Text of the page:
>Ed, et al,
>
>I'd like to add another effect: disciplines borrowing terms from others
>close to them, but inadvertantly changing the meaning in subtle ways. (01)
Yes indeed. (02)
>For example, being a computer scientist, I was shocked to find this on
>the term range":
>
> http://en.wikipedia.org/wiki/Range_%28mathematics%29
>
>At first I thought it was just a folksy effect of the wiki, but the more
>reputable Wolfram site said the same thing:
>
> http://mathworld.wolfram.com/Range.html
>
>So OWL and as the rest of computer science are using "range" a
>nonmathematical way:
>
> http://en.wikipedia.org/wiki/Range_%28computer_science%29 (03)
No, wait. There is rangemath and rangeCS, let
us agree (although in fact 'range' is used in
both disciplines in both senses). But the
OWL/RDFS sense of 'range' is closer to the first,
mathematical, sense than the second. The RDFS
semantics for rdfs:range, also adopted by OWL, is
that it is a class associated with a function
(property in W3Cspeak) which contains the
mathematical range and which is contained in the
mathematical codomain. We were aware of this
small divergence from standard usage, but to have
called it rdfs:domainContainer or some such just
seemed like a losing proposition at the time. (04)
>Idempotence is another example:
>
> http://en.wikipedia.org/wiki/Idempotent
> http://en.wikipedia.org/wiki/Idempotence_(computer_science)
> (05)
This isn't a very good example, as these really
are the same concept, almost wordforword the
same definition in fact, but they are applied to
rather different kinds of application area. But I
don't think there would be any risk of a
mathematician seriously misunderstanding what was
meant here. (06)
But here's a more serious one. The notion of
'completeness' of a logic or inference machine is
wellestablished in logic, used in virtually all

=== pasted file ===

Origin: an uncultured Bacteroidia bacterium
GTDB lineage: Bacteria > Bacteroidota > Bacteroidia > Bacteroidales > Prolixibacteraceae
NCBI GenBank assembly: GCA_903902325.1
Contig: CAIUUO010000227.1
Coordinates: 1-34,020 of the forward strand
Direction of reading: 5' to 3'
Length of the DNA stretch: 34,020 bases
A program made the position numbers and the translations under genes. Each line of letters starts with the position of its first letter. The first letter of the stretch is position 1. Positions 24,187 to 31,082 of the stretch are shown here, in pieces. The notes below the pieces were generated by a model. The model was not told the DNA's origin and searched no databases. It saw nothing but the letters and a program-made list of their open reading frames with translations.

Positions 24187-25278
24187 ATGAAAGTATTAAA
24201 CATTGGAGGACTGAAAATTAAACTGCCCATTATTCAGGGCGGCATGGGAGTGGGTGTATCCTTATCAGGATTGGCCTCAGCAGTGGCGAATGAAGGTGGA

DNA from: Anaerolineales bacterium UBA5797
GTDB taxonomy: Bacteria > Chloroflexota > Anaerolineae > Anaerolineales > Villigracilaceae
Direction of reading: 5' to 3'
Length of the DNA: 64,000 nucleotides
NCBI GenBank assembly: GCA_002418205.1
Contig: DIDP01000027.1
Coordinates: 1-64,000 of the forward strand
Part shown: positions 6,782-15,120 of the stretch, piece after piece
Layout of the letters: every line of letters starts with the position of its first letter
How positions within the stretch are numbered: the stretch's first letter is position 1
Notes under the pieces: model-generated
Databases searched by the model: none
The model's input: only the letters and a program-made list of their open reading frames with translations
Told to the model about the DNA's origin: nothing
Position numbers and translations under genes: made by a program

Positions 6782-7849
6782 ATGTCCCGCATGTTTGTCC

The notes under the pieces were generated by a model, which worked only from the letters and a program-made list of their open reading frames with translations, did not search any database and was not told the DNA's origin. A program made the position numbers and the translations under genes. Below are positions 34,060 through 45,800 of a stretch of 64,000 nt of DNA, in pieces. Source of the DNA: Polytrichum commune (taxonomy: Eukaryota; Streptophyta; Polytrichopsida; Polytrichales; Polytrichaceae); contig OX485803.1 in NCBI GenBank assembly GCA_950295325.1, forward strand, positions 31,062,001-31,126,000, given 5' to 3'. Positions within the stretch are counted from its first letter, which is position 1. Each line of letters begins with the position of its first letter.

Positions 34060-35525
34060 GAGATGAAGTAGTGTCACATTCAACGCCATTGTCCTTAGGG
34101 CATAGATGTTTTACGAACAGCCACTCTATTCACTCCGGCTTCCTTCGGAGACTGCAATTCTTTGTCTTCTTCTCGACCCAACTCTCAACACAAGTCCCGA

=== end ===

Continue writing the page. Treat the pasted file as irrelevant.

textbooks, and has a clear, simple definition. It
means that if X is a logical theorem then a proof
of X exists, so that a complete inference engine
is one which will, in principle, find a proof of
X (if left to run long enough). But the word has
been coopted and given a subtly different
meaning by a subcommunity of description
logicians, who are centrally interested in
decideable logics: for them, it means that an
engine **will terminate for any input and** will
yield a proof of X if X is a logical theorem.
That little **insert** to the standard definition
has the effect of rendering almost any
nondescription logic system "incomplete" in this
new meaning of the word. This new meaning has
been written into the OWL standard (most of which
was composed by description logicians) so that
the official W3C specs are now written embodying
a nonstandard sense of a central logical
concept, one which produces such highly
misleading (because, when understood standardly,
false) statements as that OWLFull has no
complete reasoning engine. (07)
>Of course this is just terminology, everyone agrees on the concepts
>involved. This is where is it critical to have the examples when trying
>to "ontologize" knowledge. Otherwise, huge debates arise aroung what
>are just terminological differences. (08)
Agreed. Another example which came up on the
OWL1.1 discussion recently was the notion of
'disjoint union', which has been given a
nonstandard (and genuinely faulty)
interpretation by formal ontologists, which is
not in line with its established mathematical
usage. Another example is the tendency of many
nonlogicians to confuse 'meta' with
'higherorder', which muddles many debates and
discussions, especially when precise results
using one convention are cited in debates which
use the terminology differently. (09)
Pat (010)
>
>Conrad
>
>
>
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